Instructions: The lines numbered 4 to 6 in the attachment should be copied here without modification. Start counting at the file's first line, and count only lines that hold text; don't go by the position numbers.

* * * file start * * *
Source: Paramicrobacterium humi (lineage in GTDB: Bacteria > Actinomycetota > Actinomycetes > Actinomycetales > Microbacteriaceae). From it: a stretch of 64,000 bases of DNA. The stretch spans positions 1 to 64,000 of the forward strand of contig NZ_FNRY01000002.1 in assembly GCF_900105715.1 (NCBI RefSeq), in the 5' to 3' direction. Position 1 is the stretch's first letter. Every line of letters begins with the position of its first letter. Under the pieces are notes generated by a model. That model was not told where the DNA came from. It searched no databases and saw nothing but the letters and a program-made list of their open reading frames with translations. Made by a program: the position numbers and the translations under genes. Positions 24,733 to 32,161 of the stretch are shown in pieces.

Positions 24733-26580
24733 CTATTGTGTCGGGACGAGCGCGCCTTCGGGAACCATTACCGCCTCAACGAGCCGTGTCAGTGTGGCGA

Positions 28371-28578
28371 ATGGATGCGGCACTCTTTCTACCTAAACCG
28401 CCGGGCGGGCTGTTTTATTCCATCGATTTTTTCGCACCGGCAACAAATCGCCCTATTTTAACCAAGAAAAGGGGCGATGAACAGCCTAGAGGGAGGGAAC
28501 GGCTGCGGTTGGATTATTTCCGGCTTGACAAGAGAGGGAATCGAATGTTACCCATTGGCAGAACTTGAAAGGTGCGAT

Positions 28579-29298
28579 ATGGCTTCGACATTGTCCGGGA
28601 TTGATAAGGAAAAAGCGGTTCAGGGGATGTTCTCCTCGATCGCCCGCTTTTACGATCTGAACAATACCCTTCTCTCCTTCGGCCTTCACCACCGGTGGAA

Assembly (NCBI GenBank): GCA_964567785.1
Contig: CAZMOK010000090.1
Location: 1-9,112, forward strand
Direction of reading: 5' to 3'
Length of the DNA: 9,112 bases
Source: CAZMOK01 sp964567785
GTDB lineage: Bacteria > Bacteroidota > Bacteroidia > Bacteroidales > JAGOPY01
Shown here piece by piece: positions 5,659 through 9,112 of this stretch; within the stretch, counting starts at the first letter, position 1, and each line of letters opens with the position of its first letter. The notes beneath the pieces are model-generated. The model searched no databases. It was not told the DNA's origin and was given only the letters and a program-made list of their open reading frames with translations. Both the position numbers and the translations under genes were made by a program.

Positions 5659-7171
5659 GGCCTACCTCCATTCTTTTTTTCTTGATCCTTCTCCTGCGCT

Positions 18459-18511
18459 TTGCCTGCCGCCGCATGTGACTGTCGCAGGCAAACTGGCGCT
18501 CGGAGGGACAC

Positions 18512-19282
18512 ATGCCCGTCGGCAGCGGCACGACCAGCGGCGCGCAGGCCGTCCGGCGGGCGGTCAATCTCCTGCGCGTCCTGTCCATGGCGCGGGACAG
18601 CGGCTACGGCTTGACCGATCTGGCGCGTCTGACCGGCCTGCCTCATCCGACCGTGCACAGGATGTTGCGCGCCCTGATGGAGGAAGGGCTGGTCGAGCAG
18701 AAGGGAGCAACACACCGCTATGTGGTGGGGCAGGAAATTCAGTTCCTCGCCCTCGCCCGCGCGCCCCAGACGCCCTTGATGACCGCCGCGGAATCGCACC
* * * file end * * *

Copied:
Positions 28371-28578
28371 ATGGATGCGGCACTCTTTCTACCTAAACCG
28401 CCGGGCGGGCTGTTTTATTCCATCGATTTTTTCGCACCGGCAACAAATCGCCCTATTTTAACCAAGAAAAGGGGCGATGAACAGCCTAGAGGGAGGGAAC